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First Crossing

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“No, you cannot hatch now, I have told you!” her father hissed. The dragonet trilled defiantly and continued shoving at her confines. She was hungry and sore and her tail itched, and something was happening, she could hear it, a kind of thumping and shouting. And she was so hungry. “We have not reached land yet! There is not enough food for you here, and besides, there is—”

“Come now, Temeraire, you are being unfair,” a warm voice laughed, and it was Captain Laurence, who had read her stories about stars and battles and maths. Her father had told her all about Laurence, the best man in the world, except possibly Granby, whom her mother had said was much finer in every way. The dragonet had no way of knowing for sure, yet. She was tired of having the world narrated for her; she wanted to see for herself.

She strained more eagerly and her shell began crackling around her. Then the first faint lines of light appeared and she had to pause a moment to admire the color it brought to her world. She suspected her scales were very handsome. She wanted to shake the rest of the shell free so she could be sure, so that she could be petted and admired. And fed.

“You hatched aboard a ship yourself, Temeraire,” Laurence said, close by and still laughing, and then the world was lifting and turning and she was being carried out into the open, some place bright with sunlight. She put her tongue to one of the cracks in the shell and tasted salt and, what was it? Was it spices? Her father was always talking of spices, of the flavors of food. Maybe it was spices. Laurence was still speaking, but she was too impatient to mark him. “And Iskierka hatched upon a battlefield. Clearly your egg will not wait for a convenient time, either; I am not much surprised, myself. Make haste, Mr. Dorset, let us bring the egg further out on deck. And have the men halt the proceedings; we will celebrate this crossing of the Equator in a much more auspicious fashion than usual, I think.”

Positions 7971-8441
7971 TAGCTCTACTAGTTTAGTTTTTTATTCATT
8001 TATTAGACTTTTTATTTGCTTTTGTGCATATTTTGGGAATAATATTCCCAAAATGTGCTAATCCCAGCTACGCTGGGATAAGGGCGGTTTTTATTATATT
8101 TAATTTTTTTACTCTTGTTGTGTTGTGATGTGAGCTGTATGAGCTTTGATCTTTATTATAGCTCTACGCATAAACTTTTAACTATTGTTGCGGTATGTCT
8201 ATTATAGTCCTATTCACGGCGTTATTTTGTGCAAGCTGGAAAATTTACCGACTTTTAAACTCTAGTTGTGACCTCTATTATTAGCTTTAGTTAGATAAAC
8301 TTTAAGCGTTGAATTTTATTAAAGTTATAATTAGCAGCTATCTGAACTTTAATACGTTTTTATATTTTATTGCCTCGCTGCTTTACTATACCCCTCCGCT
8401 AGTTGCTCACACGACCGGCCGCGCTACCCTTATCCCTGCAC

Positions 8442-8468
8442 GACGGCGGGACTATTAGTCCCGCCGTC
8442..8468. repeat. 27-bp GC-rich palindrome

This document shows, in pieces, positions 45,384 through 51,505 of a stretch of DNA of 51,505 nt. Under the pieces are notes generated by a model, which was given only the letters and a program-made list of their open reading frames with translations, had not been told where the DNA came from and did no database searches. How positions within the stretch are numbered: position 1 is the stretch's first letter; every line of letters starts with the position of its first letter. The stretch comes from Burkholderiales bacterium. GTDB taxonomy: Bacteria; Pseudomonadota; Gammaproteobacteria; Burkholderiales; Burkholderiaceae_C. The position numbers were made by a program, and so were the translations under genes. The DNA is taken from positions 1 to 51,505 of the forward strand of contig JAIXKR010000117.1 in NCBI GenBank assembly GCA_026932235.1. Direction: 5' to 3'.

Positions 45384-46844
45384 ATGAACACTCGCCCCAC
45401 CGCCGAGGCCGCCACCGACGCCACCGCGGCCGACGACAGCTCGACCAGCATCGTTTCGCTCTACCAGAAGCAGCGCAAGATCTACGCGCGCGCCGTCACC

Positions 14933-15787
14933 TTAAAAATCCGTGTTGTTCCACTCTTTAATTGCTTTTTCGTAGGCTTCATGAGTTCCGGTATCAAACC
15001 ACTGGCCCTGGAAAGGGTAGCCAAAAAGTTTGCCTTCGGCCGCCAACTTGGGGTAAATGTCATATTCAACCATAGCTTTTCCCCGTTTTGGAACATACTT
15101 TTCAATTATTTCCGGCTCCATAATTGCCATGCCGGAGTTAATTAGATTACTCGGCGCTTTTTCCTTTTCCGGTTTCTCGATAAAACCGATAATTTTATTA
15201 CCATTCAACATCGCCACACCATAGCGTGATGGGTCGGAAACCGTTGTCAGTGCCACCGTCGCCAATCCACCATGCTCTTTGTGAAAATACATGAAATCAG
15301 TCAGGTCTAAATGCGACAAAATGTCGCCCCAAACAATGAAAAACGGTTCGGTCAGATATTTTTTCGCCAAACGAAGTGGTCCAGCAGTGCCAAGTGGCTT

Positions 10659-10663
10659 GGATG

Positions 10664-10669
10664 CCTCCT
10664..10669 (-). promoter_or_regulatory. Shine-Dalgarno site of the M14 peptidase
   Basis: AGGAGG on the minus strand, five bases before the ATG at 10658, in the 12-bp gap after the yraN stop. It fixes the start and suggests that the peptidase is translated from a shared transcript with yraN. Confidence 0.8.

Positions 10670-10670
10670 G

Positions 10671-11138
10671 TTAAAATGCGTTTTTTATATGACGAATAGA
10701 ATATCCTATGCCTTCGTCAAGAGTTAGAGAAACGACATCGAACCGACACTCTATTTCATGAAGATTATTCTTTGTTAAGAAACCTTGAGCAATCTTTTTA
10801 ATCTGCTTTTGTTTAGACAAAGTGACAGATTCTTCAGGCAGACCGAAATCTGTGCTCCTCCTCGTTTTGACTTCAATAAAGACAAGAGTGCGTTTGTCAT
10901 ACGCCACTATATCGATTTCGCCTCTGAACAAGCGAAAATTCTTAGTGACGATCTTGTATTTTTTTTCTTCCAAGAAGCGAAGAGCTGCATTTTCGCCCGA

And then there was a hand on her shell and she wormed her way around until she was able to tap against it with a talon. The hand patted back, and Laurence said quietly, “Do not worry, there is plenty of food waiting for you as soon as you arrive, dearest,” and she trilled happily and redoubled her efforts.

Then there was a second hand, and it was her Granby, she knew it. She butted her head against his hand and was pleased at the laugh this produced, and the web of cracks.

“Nearly there, darling,” Granby said, and then she threw herself impatiently against the walls of her egg once more and nearly tipped over, hissing in exasperation. There were people all around, talking excitedly, and there was a rush of heat and steam that meant her mother was close. Rich, pleasant smells were leaking in through the cracks in the shell and she just knew they meant food was close. Out, out, out, she wanted out. She gave a mighty heave of her wings and tossed her head. It hurt, briefly, but then the world emerged around her, enormous and bright.

“Oh!” she said, delighted, because that was the sky, and there was the sea below it, and above her were billowing white sails, which she had heard rustling so many nights as her egg had been nestled between her parents. She stretched her cramped limbs and shook the remaining bits of shell from her wings and basked in the sun and salt breeze. “Oh, it is lovely, here.”

“Lord, look at you!” Granby said, and she craned to see him for the first time. He was small and not at all as she had pictured; he had no scales at all. But bits and pieces of him glittered pleasingly in the sun, and she liked the familiar sound of his voice, and how he stroked her neck with his soft hands. She preened and leaned into his touch. “I have never seen a color like it.”

“It is not all that nice a color,” her mother said, grumbling, and the air filled with steam. The dragonet stiffened indignantly. She turned to find two large dragons looming over her, their heads blocking out the sun, and the dragonet felt very small, suddenly. But her size did not signify, as she was still an infant and would yet grow and perhaps be much larger than either of them, she reminded herself.

“I am a very nice color,” the dragonet protested, bristling all her spines. “I am—” she broke off. She was not at all sure what color she was, actually. She did not have the darkness of her father or the brightness of her mother.

“I should say aubergine,” a cool voice said, and she cheered immediately.

“Yes, like Tharkay says, I am aubergine, and aubergine is very nice, it is not?” She nudged her head against Tharkay’s thigh and he obliged her by kneeling down and stroking her neck.